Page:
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Crop Biotech Update

Researchers Find New Clues on How to Stop Spread of Citrus Greening

March 28, 2018

Researchers from Boyce Thompson Institute (BTI) and the USDA Agricultural Research Service (USDA-ARS) found new clues about how the bacteria linked to citrus greening infect the only insect that carries them which could lead to finding the solution on how to block the spread of infection. The results are published in Infection and Immunity.

Citrus greening (a.k.a. huanglongbing) is a major problem in citrus production worldwide. Infected trees are unable to get enough nutrients from the soil, their leaves turn yellow, young twigs die back, and fruit remains small and green, which is not suitable for sale. Eventually, the trees die completely. These symptoms are linked to a bacterium (Candidatus Liberibacter asiaticus or CLas) which is spread by an insect vector called Asian citrus psyllid. Several strategies have been employed by citrus growers to control the disease but none has been proven to be effective in the long-term.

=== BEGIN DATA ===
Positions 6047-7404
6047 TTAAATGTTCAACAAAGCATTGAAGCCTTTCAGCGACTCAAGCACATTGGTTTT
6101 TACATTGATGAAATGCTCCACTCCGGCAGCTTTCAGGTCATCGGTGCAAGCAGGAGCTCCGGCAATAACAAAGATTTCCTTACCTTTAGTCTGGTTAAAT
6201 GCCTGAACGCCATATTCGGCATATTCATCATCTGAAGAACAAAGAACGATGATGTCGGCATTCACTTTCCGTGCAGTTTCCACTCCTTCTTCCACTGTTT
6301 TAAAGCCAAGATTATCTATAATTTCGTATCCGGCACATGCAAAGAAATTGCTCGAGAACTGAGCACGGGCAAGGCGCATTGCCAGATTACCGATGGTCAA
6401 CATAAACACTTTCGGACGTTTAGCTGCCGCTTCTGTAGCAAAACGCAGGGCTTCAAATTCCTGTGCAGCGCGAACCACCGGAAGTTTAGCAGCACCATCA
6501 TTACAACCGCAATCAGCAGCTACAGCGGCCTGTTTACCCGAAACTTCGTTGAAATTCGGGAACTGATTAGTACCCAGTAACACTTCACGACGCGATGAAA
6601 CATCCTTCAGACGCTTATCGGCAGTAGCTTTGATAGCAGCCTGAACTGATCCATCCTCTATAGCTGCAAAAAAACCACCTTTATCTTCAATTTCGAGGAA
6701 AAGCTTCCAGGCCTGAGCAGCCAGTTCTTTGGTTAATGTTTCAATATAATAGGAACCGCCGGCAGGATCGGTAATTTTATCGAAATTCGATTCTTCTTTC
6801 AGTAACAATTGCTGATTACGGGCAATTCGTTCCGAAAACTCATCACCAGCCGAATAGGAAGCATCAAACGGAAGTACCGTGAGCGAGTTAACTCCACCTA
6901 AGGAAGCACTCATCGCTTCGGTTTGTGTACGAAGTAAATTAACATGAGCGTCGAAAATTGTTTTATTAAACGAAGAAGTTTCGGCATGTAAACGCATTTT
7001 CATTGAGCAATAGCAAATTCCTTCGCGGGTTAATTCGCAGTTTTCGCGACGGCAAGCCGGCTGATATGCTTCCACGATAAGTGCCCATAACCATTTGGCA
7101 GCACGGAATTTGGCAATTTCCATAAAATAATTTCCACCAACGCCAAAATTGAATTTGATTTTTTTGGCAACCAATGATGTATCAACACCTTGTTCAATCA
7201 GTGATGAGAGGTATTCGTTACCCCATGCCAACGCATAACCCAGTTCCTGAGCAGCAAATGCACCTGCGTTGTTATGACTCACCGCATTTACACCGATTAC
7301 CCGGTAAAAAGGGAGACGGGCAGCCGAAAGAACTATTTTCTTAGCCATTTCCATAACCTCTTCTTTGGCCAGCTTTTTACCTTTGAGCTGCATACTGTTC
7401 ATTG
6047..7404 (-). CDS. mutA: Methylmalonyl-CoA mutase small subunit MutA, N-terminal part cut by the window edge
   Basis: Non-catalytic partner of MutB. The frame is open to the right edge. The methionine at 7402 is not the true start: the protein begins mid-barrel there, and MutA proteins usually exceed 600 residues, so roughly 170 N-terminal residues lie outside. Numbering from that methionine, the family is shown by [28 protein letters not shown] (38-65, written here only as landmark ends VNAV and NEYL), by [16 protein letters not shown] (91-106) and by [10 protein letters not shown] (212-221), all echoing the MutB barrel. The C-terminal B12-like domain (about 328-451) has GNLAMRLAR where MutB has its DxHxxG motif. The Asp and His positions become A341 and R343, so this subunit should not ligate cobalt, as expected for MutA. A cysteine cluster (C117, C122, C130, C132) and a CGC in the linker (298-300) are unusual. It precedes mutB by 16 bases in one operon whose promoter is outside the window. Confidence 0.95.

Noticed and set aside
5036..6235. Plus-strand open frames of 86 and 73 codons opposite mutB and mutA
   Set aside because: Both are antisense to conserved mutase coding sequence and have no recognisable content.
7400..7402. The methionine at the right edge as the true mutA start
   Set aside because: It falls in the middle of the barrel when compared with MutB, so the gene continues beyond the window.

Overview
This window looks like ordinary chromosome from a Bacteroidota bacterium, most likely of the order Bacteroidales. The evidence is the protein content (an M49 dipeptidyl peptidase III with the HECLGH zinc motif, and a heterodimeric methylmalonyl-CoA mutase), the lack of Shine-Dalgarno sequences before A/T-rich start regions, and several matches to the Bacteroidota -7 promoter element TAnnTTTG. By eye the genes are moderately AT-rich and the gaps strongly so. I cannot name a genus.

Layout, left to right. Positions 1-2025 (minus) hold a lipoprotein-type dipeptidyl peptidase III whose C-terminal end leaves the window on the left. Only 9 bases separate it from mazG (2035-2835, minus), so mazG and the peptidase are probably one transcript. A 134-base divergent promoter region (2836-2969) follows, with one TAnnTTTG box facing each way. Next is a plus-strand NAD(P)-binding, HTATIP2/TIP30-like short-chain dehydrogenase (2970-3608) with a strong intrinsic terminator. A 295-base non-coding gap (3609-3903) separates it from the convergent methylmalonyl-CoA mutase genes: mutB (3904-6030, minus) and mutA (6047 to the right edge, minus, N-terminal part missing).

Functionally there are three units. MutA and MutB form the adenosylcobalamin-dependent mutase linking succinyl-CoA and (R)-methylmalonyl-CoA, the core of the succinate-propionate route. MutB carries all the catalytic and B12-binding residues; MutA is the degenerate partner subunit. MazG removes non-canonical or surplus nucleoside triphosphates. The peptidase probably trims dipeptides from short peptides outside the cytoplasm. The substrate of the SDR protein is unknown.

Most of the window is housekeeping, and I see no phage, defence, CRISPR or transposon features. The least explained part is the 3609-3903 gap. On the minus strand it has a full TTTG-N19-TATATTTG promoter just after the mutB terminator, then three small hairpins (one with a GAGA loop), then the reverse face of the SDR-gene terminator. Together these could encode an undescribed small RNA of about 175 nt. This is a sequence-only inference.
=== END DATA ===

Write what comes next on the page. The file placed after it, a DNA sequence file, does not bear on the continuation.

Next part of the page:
BTI professor and USDA-ARS researcher Michelle Heck and team aimed at developing a long-term solution by focusing on an important point: not all psyllids are equal in their ability to spread the disease. Previous studies have shown that nymphs are better than adults in terms of acquiring the bacteria from trees. Heck also previously found out that the adults's gut cells go through a severe stress response during CLas infection, leading to disruption of cell nuclei. In the recent study, they found out that nymphs rarely reached the same level of nuclei disruption observed in adults.

The next step of Heck's team is to identify the mechanism for resistance in the nymphs so that it might be reversed to stop the spread of CLas.  

Read the media release from BTI.